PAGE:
Turkish authorities construct sewage system in Syriac village of Beth Nahle (Anhel)
BETH NAHLE (ANHEL), Tur’ Abdin / Turkey – The village of Anhel in southeastern Turkey has a first. Turkish regional authorities of Mardin province have started construction of a sewerage system in the largest Syriac village in the Midyat district, Syriac member of the Turkish parliament, Tuma Çelik, reports on his Twitter page. Çelik was born and raised in Anhel.
On yıl önce Büyükşehire dönüşen Mardin’in Midyat ilçesine bağlı en büyük Süryani köyü olan Anhil (Yemişli) Kanalizasyon ile tanışıyor. köyde çoğu yurtdışından geri dönen Süryanilerin inşa ettiği onlarca havuzlu villa var ama kanalizasyon yeni .. pic.twitter.com/hIhricRel1
— Tuma Çelik (@tuma_celik) January 5, 2023
The name Anhel comes from the Syriac ‘Beth Nahle’ meaning ‘in between the valleys’. The village has known several names over the centuries: Beth Nahle, An Nahal, Deburitho, Anşil, Anhel, and Enhil. Southeast of Anhel is Turo Izlo (mentioned in the Bible, see Ezekiel 27:19), to the east is Mount Qardū (Turkish: Cudi Dağı), to the north are the hills of Kfar Boran, and to the west is Mardin. Anhel is located between the district capital Midyat and Nusaybin and 30 kilometers from Beth Zalin (Qamishli), founded by Syriacs, in Syria.
The village has ten churches, some of which have fallen into ruins. It is not known exactly how old Anhel is, but it is clear it dates from before the beginning of our common era.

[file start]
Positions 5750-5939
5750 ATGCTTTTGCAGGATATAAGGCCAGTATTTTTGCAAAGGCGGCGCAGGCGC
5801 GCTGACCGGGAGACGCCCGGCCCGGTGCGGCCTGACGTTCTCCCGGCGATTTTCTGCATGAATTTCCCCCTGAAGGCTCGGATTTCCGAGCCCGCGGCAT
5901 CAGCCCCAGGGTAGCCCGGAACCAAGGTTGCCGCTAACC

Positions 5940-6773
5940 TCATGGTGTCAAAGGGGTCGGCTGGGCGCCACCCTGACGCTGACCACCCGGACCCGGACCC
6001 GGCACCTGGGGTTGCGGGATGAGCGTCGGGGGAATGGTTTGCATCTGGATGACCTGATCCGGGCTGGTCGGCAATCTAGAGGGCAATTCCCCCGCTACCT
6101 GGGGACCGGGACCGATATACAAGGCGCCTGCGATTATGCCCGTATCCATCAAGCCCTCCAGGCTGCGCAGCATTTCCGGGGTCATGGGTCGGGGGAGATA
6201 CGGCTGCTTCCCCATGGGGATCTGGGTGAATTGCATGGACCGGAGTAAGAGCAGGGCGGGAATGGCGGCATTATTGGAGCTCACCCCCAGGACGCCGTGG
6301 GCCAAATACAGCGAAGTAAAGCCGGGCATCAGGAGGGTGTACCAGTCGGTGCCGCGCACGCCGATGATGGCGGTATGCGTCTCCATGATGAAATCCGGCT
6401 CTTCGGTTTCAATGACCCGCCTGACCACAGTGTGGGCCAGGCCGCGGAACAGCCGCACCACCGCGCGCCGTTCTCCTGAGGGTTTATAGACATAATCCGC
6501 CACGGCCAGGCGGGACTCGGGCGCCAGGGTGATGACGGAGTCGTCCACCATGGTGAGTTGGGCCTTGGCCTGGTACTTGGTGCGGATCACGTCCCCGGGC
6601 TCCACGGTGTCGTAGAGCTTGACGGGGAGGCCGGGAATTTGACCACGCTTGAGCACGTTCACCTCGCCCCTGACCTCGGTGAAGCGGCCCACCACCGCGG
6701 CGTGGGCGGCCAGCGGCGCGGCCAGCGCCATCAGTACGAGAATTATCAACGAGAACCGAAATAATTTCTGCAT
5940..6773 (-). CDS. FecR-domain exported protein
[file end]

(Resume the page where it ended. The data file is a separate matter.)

According to the rite books of the Syriac Orthodox Church in the village there were 68 Syriac family homoes in 1526, 108 in 1570, and 81 in 1870. The village escaped massacre during the Sayfo Genocide of 1915, although many died of starvation and disease afterwards. After the Sayfo, many families fled to Syria. In 1960 there were 259 Syriac family homes and 30 Kurdish homes. The Syriac exodus to Europe and the West began in the 1970s. In 1992 there were 40 permanent families left. This number shrunk further during the 1990s and 2000s to about 10.
But there is hope. The Anhel diaspora, more than 2000 families, has built and renovated many new homes in the village over the past decade. The new sewer system is connected to these homes. Several dozen Syriacs have returned, temporarily or permanently. Anhel is one of the bright rays of hope and courage for a continued Syriac presence in their ancient homeland of Tur ‘Abdin.
Turcabdin qritho b’qritho: Beth Nahle (Anhel) https://t.co/Bl47kGbnC9
— SyriacPress Syriac (@SyriacPressSur) January 3, 2023